I’m not scared, and will continue to eat modest small amounts of meat products, but think it important to know about what’s in my food.
Would your threshold of 15371 also apply to all potentially dangerous products sold to unsuspecting consumers? Maybe even the recent Blue Bell ice cream recall?
Peter – above us nothing but sky. Get your risk calculator and fret away ;). There’s an industry that’s growing risk thanks to fretters. Keep them in business.
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AL, how would you inform people about risky behavior?
Excellent question, Peter. The concept of relative and absolute risk has mind-boggled people for generations. My ex-wife was scared of flying, and there were certain airlines she wouldn’t take because she read a story that they were more likely to crash than other airlines. I think in this case it’s wishful thinking that the end-user would figure it out. This is the purview of journalists. They actually have to do their job and present more than a he said-she said view.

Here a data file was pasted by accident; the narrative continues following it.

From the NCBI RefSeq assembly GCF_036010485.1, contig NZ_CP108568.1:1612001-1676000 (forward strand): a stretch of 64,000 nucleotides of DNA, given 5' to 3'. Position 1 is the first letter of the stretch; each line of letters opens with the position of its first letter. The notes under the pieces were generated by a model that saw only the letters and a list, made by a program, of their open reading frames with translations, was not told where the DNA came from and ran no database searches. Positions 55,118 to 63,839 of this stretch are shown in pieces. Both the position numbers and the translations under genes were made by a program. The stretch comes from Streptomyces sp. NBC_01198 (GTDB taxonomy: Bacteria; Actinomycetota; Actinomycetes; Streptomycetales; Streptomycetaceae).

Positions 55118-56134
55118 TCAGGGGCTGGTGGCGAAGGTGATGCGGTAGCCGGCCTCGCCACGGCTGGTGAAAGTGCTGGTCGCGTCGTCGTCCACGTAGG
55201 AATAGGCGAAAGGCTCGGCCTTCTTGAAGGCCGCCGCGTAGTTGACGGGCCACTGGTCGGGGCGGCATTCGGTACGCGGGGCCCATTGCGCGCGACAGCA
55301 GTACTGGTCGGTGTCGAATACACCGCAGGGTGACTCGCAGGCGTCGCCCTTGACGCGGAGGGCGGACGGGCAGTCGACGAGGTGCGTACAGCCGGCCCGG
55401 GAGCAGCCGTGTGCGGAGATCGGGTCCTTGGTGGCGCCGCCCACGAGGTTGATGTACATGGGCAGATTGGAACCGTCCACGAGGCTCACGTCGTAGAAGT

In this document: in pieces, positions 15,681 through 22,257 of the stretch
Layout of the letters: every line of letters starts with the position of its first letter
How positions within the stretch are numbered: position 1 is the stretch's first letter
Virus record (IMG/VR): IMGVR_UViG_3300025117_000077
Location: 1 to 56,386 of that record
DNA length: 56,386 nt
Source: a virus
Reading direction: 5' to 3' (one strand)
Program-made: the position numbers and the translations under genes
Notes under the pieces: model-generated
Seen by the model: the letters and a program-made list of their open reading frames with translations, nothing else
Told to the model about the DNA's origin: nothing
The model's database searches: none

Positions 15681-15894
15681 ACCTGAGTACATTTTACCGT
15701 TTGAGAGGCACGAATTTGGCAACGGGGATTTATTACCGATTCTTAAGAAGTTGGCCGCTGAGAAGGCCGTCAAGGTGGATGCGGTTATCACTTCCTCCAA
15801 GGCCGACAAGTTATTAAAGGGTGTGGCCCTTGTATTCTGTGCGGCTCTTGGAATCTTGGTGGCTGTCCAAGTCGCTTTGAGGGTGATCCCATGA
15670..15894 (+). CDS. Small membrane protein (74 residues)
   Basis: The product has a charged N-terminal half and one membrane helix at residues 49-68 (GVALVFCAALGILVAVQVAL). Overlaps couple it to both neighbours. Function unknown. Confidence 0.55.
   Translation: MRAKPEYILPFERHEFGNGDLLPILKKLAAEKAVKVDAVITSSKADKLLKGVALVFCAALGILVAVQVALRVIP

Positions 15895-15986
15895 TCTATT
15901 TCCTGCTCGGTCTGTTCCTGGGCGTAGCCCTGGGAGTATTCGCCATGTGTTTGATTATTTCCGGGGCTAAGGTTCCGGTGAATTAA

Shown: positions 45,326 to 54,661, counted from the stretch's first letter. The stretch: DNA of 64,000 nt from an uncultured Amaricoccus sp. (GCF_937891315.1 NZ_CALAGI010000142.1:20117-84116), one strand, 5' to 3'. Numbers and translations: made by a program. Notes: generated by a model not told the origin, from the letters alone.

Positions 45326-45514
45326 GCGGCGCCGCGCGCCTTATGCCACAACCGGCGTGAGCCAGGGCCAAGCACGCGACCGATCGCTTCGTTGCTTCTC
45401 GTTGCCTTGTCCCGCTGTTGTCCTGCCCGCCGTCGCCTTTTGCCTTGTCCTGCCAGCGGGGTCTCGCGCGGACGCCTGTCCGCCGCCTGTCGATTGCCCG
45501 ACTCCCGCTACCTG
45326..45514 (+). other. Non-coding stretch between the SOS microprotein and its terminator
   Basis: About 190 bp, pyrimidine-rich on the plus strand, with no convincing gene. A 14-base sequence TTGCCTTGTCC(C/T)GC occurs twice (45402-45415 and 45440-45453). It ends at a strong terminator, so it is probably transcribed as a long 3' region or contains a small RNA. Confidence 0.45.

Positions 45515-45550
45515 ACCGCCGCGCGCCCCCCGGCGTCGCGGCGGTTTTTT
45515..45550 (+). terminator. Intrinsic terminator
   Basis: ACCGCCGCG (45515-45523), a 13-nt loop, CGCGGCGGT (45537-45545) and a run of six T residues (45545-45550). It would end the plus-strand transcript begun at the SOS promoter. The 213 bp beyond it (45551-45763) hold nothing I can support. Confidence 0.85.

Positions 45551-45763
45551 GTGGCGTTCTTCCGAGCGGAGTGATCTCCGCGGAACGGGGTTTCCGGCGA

Great piece. Raises a lot of issues we’ll be tackling for generations to come. There’s too much money and snake oil that’s driven by confusion and fear. That should be medicine’s role, to bring clarity, but they aren’t immune to the need to do something, anything, to assuage an out of proportion fear. Journalists as well make more money on fear than clarity. Openness, transparency and education in critical thinking are the only answers I see.
I could not agree with you more, Al.
Journalists need to understand that reporting does not mean repeating.
It means analysis.
Journalism is about taking responsibility, not about shirking it.
If the data in a study is clearly dubious, it should be challenged.